Wind resistance is understandably one of the most important features these jackets can offer. Made of lightweight nylon, most of these jackets acquire their resistance to wind from the incredibly tight weave of their fabrics. The tighter fabric is woven together, the less space there is between individual fibers and the less air penetrates.
Since these jackets are most often used as a lightweight layer for high-intensity activities, breathability is also a top concern. Very few people would enjoy owning a windbreaker that was 100 percent wind resistant and not at all breathable. Therefore, some air must be able to pass through. These attributes are hard to balance. Most jackets that are very wind resistant are not very breathable, and vice versa.
Besides wearing these jackets nearly every day for months on end and noticing how we felt, we tested for wind resistance by forcing air through the fabric at close range. We used a hair dryer and our mouths. By combining these methods, we can get a pretty good idea of how easily air passed through each fabric. To back up our findings, we took all of the jackets to the top of a 12,500 foot pass in the San Juan Mountains when the winds were sustained at about 20 mph and gusting to 30. We compared our previous findings with side-by-side testing of how each jacket felt in the strong, cold winds, and are confident that we can tell which jackets are the most and least wind resistant.
In addition to the nylon fabric weave used in construction, a couple other factors are vital in a jackets performance while fighting the wind. Fit (discussed more below) is critical, and windbreakers work better when they fit close to the body. Features that help seal out the wind, like elastic on the sleeve cuffs and drawcords on the hem, make a huge difference if you are battling a strong and sustained wind. These are easy entry points where the wind can simply circumvent your carefully woven nylon.
Lastly, while ventilation gaps and panels can shed extra heat buildup on an uphill, they are also areas where a fierce wind can penetrate your jacket. So there is a tough balance to find with these features. The top scorers where the jackets that had the tightest weaves and the best sealing off features at openings, while lower scorers for this metric often missed both of these important factors.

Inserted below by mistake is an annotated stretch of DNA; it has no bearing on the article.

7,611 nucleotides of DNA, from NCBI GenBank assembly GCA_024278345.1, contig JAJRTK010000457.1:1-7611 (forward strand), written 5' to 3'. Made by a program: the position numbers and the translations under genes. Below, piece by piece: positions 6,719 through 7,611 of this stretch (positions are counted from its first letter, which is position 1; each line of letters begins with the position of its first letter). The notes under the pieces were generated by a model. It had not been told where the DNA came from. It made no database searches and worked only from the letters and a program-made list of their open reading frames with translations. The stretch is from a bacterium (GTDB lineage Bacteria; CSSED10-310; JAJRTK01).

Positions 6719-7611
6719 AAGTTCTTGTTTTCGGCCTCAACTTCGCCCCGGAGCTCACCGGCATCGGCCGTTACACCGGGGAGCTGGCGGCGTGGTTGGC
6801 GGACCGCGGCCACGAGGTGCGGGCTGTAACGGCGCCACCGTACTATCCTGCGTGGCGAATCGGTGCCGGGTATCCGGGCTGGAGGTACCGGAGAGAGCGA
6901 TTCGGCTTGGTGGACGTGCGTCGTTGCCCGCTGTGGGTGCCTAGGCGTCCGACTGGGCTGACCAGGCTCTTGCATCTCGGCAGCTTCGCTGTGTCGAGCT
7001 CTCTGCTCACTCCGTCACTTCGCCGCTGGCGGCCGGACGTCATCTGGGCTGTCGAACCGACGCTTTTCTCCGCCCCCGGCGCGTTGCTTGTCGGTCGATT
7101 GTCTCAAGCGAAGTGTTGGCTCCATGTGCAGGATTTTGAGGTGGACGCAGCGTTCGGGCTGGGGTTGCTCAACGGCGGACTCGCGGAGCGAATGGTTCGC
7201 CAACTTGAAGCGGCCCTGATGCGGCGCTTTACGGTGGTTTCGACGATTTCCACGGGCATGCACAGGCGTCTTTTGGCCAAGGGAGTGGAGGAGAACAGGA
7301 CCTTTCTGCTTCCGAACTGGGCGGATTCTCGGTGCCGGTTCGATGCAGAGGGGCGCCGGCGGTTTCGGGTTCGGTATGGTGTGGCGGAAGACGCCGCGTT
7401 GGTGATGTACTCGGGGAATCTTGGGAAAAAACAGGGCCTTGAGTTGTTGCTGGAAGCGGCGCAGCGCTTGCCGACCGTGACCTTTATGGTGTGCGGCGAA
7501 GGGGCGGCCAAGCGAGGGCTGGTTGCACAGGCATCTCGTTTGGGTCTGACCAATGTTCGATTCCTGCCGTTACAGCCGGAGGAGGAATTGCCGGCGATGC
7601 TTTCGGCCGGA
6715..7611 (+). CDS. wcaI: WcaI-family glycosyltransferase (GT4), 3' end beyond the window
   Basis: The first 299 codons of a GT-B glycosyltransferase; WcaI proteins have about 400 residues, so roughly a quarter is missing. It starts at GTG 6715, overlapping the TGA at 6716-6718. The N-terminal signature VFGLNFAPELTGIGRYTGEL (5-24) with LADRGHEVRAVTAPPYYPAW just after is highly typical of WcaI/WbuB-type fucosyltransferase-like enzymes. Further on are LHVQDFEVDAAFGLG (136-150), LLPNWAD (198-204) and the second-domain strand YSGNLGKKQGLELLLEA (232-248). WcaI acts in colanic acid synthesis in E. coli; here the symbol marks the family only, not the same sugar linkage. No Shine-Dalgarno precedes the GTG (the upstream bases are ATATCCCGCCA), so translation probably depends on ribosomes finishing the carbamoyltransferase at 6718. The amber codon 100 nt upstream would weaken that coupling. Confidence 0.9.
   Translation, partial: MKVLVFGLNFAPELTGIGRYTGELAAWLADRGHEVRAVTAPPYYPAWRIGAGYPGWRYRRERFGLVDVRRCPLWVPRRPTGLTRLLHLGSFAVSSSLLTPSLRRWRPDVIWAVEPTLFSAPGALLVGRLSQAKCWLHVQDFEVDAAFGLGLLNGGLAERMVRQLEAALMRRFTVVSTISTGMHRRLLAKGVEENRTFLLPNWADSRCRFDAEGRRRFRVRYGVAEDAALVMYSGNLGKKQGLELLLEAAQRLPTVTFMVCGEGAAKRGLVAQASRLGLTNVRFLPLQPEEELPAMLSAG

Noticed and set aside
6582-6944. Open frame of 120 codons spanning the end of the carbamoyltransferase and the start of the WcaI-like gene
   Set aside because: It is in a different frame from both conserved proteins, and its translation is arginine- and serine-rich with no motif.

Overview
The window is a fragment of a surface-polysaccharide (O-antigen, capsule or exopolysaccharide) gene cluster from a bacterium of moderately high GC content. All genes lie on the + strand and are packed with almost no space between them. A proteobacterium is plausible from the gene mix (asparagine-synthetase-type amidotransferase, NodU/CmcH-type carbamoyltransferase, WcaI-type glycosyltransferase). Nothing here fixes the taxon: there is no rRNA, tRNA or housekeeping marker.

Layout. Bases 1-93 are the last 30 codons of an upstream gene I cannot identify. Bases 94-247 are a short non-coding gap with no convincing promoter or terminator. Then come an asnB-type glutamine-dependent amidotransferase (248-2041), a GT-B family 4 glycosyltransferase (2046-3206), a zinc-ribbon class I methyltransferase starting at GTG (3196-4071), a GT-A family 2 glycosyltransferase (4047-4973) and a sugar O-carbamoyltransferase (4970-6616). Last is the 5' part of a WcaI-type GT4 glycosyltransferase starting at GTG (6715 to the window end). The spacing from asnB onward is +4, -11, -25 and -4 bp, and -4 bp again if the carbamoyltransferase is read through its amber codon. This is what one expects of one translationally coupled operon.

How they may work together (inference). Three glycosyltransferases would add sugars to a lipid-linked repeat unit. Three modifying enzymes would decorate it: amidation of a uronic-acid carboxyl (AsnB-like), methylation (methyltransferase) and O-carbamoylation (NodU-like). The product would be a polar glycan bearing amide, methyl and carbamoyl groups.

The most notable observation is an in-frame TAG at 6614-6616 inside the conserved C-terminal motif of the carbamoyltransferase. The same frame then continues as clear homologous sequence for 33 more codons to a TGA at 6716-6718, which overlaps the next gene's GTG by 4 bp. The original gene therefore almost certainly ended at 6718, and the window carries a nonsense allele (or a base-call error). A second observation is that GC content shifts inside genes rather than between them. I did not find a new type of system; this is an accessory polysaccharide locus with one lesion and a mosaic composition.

The Marmot Ether DriClime Hoody is the most wind resistant jacket, aided by its comfortable interior liner, which serves as an extra buffer between you and the cold winds. Two unlined jackets seemed to have tighter weaves than the rest, which led to more wind resistance. These were the Rab Vital Windshell and The North Face Flyweight Hoodie. We like these options because they have hand pockets, in contrast to the majority. But we did notice that the wind can creep in when the pockets are unzipped. We weighted wind resistance as 30 percent of a product's final score.
Breathability and Venting
Equally as important as wind resistance is breathability. After all, a jacket with no breathability would trap all of your heat and sweat inside its shell, overheating, soaking and then overcooling you. However, since wind resistance and breathability are often polar opposites in terms of fabric weave and performance, many manufacturers choose to compensate for poor fabric breathability by including features designed to help with venting. Since these two concepts accomplish the same thing — removal of heat and moisture — we included them together in this metric.
All of these jackets bias towards protecting you from the wind, so none of them breathe that well. However, some jackets performed better than the rest, for different reasons. The Marmot DriClime Ether Hoody breathed very well by effectively wicking moisture from sweat away from the body. The Arc'teryx Squamish Hoody and Outdoor Research Tantrum II employed very breathable fabric. Others like the Marmot Ether DriClime, included armpit vents. Like wind resistance, we chose to weight breathability as 30 percent of a product's final score.
Weight and Packability
The lightest windbreakers we feel like feathers. That's not very much! Even the heaviest jacket, the Marmot Ether DriClime Hoody, checked in at 8.5 ounces, which is still only slightly over half a pound. These jackets are exceptionally light.
With all of them weighing seemingly next to nothing, does it make sense to penalize the ones that are just slightly heavier and still featherweight? To be fair, we did rate each product based upon its weight, but then bumped the score up, left it the same, or dropped it down slightly based upon how small and how easy the jackets pack up. Every jacket tested manages to stuff into one of their own pockets for super small and easy portability. However, the size they pack down to is not equal, nor is the ease of stuffing them or the ease of transporting them afterward. A smaller stuffed size is a valuable attribute for attaching a windbreaker to a harness on a long climb or fitting in a hydration pack for a long mountain bike ride.